Professor Edward Newton described how Hong Kong had become a world ‘Fashion City’ where the fusion of design ideas and the availability of an immense home market made the textile fashion sector what it is. As head of the Institute of Textiles and Clothing at Hong Kong Polytechnic University, Professor Newton should know – he sets the standard for over 2000 students of fashion. The sun truly does rise in the East!
Mike Lockett pointed out that ‘Off-shore’ and Global Sourcing were not simply functions of cheap labour costs. Hong Kong for example was more expensive to manufacture in then Western Europe. Lockett also flagged-up the warning that January 1st 2005 was almost upon us. That is the day when ALL restrictve export quotas are abolished and the trade in textiles on a world scale becomes free of tariffs – everywhere. GATT, Protectionism, Multi-Fibre Agreements, all come to an end on Jan 1 2005 – even in France.
Patrice Vandendaele MD of Devan Textiles, Belgium, described in detail how technical developments in anti-microbial technology were bringing forward the day when the garments and uniforms and linens and furnishings, especially in hospitals, would be free of infection-causing bugs and super bugs. Aegis antimicrobial chemicals distributed in Europe by Devan are capable of killing invasive micro-organisms on contact. The chemical coating is applied in finishing and the substrate coating will survive more than 100 cycles through an industrial laundry.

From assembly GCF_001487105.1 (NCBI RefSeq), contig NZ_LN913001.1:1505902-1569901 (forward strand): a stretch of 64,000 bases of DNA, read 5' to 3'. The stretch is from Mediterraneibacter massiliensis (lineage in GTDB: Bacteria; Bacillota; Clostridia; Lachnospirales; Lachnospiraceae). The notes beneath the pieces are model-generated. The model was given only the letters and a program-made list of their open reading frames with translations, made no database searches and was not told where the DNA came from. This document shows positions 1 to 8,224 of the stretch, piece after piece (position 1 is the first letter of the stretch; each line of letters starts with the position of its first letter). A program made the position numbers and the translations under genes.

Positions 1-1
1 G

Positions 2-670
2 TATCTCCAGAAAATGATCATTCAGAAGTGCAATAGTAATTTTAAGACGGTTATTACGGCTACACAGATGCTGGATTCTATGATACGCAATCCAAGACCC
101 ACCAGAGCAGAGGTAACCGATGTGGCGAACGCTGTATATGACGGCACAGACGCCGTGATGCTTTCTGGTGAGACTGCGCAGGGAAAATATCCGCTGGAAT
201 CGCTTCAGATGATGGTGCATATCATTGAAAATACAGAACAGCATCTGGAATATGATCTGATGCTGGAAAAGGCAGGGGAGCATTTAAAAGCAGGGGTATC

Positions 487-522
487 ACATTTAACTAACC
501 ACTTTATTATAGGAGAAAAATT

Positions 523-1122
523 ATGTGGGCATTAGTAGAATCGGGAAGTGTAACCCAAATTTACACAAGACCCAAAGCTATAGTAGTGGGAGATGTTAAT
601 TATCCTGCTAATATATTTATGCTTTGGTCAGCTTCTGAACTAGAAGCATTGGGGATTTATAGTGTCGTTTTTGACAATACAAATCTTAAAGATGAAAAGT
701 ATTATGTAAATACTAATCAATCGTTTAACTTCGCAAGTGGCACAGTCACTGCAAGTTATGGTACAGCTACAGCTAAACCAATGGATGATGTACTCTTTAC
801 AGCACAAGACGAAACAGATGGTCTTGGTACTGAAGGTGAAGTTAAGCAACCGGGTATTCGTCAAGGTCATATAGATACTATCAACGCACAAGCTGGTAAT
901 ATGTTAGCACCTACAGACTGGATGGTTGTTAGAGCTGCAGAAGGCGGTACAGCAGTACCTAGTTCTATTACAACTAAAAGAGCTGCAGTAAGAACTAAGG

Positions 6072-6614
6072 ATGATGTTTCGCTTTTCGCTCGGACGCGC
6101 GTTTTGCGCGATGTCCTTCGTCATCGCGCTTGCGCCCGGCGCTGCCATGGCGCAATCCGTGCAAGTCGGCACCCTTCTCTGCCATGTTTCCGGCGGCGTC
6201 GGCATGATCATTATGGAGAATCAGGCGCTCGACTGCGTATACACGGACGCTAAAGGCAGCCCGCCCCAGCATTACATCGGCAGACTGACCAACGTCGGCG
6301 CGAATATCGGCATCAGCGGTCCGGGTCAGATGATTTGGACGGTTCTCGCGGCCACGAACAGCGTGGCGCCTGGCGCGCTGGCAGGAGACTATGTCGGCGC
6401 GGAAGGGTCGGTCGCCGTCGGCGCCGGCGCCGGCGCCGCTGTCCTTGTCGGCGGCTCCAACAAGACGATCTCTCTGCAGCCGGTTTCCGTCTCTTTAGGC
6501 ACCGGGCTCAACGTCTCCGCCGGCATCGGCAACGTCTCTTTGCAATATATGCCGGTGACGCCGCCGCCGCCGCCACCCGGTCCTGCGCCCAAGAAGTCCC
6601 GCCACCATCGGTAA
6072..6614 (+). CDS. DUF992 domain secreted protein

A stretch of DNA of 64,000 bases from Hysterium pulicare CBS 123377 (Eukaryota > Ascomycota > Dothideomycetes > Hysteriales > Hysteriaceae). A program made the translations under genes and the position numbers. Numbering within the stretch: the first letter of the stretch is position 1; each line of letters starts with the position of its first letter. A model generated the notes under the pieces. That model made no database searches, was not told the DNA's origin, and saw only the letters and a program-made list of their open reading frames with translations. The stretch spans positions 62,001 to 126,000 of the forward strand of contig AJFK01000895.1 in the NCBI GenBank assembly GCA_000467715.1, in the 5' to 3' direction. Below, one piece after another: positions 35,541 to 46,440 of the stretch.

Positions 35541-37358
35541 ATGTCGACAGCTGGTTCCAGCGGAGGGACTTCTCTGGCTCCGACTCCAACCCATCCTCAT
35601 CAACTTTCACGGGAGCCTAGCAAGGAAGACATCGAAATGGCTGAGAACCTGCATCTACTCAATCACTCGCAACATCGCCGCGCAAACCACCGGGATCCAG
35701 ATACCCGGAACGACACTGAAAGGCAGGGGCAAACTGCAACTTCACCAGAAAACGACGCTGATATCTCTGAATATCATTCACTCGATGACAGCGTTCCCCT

Chris Thierry from the Woolmark Company showed how the development of a washable, wool suit was evolving. There are still problems with a crease-free finish in the jacket and the creases in the trousers are not easy however bringing forward the final successful product makes it even less likely that the consumer will visit a local drycleaner for professional clothes-care. But not just yet we hope.
Adam Mansell and John Morris described as clearly as they could the tangled and chaotic state surrounding the drafting and bringing forward of clear and concise care labeling rules for garments. As it took 7 years to get the system to where it is today (i.e. nowhere) and it seems likely to take even longer to make any sense at all, surely it is time for someone in the DTI to issue a UK mandatory care-labelling scheme for ALL garments to be sold in the UK. As it boils down to National self interest and the Japanese, Americans, Australians and the French ALL think that their system is best, there is no prospect of improvement. Meanwhile the consumer isn’t cared for and the drycleaner gets the blame. A pity that this Government is unconcerned about consumers; when they come to realize that they are also voters, at a stroke they could improve all our lots!